And I start by going back 60 years, to 1964, when Harold Wilson’s Labour Party came to power amid a widespread sense of relief that an almost interminable and increasingly futile period of Tory rule had at last drawn to an end.

Sadly, it was a government that over the next six years (including after being re-elected in 1966) failed in three crucial areas, as much as anything through a mixture of lack of nerve and lack of imagination. This collective failure really mattered because unlike in 1997 – when no one seriously expected radical policies from New Labour – this was a moment of high expectations.

The economy

The mistakes began on day one with the economy: namely, the decision taken by Wilson and those closest to him not to devalue the pound, despite all the clear evidence that this was what British exporters needed and was at some point going to have to happen (as indeed eventually proved the case in 1967). Afraid of Labour being labelled the party of devaluation, and keen to cultivate the image of sterling “standing strong” in relation to other currencies, the decision effectively scuppered the central plank of Labour’s economic vision: the growth-oriented National Plan, drawn up by George Brown, the deputy Labour leader. 

The very concept of planning would soon become a dirty word; yet whether to face down sectional interests, or to equalise the regions, or to ensure that policy initiatives and priorities focus on the long term, strategic planning can – if done in tandem with a market economy and not micro-managed from the commanding heights – be a key weapon in fostering a society’s health.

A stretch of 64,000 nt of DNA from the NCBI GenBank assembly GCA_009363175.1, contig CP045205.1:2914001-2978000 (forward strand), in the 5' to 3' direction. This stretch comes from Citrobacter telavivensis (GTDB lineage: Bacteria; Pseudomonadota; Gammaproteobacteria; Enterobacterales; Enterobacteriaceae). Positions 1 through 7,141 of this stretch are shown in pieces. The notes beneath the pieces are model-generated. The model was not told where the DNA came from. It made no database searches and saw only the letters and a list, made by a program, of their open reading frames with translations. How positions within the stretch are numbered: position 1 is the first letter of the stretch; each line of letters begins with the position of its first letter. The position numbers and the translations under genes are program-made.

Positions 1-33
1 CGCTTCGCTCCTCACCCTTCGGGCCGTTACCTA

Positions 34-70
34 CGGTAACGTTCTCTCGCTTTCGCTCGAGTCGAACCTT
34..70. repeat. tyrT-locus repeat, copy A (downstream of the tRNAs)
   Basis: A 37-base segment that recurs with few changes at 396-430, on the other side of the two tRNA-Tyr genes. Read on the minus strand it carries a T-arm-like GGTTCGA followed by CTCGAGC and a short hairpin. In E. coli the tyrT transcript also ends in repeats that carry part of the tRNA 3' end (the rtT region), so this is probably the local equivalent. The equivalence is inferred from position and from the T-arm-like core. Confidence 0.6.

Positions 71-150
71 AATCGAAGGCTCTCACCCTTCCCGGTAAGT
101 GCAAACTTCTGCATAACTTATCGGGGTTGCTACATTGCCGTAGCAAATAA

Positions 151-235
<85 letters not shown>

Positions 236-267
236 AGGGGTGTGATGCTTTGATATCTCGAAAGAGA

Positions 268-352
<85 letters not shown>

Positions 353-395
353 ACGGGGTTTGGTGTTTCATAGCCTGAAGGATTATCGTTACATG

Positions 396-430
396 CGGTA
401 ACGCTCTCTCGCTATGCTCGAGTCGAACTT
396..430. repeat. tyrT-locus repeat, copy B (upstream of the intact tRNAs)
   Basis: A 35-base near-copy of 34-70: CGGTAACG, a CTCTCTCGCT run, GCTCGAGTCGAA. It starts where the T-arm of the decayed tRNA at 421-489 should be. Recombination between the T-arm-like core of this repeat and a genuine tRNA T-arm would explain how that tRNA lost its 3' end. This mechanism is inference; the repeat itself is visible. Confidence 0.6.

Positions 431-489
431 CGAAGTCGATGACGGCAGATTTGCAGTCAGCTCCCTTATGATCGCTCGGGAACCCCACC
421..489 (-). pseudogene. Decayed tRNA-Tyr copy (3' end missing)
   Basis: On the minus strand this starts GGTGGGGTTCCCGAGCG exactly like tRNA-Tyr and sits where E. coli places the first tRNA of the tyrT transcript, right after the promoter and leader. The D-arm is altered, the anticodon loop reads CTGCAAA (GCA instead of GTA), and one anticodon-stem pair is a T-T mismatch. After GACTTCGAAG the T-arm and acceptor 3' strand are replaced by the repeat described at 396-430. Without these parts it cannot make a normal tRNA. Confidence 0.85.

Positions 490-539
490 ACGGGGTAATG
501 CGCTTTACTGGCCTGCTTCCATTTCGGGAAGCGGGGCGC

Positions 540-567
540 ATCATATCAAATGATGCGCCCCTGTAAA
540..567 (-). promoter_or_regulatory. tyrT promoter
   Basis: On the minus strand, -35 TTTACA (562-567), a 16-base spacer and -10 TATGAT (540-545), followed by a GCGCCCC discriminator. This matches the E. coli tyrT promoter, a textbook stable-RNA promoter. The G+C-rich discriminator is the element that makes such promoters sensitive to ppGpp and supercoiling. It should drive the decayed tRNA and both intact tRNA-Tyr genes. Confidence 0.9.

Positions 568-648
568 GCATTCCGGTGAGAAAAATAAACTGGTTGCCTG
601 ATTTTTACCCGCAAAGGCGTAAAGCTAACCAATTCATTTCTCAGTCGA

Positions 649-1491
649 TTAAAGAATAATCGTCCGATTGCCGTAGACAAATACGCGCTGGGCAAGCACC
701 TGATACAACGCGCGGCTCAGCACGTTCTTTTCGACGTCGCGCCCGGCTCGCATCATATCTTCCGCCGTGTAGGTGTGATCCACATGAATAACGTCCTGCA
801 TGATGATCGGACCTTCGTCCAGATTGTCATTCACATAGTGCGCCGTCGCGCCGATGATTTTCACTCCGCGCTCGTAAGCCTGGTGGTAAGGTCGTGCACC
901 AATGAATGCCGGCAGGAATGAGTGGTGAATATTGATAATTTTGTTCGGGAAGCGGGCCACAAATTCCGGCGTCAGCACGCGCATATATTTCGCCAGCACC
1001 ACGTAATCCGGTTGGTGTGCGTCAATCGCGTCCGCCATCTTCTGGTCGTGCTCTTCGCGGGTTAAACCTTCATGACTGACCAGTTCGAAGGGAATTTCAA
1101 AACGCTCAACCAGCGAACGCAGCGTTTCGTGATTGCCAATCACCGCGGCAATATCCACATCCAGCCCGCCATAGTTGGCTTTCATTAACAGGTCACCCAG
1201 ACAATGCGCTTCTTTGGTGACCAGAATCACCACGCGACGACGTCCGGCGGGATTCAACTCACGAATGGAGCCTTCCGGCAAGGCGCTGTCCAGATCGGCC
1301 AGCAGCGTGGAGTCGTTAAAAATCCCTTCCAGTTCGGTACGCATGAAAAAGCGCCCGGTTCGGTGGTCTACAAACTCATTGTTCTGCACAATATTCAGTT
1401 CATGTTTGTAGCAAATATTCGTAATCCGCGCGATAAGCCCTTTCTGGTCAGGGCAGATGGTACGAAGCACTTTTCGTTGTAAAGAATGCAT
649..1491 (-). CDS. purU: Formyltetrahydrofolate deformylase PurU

The second area was education. Not the shift in state secondary education away from selection (in the form of the 11-plus) and towards a comprehensive intake, for which an obviously good case can be made in terms of social cohesion. Rather, the abject failure to tackle the question of public (ie private) schools – despite the glaring unfairness of their continued presence with resources way greater than those for children in the state sector, despite their manifest contribution to social division and the unequal distribution of life chances, despite the egregious sense of entitlement of many of their alumni. 

Finland at around this time was preparing to abolish private education, with what would turn out to be wholly positive consequences; we held back. And today, in this era of blithely self-confident privately educated politicians, with little or no instinctive grasp of what life is like for the great majority of people, our ruthlessly protected educational apartheid remains a weeping sore.

The unions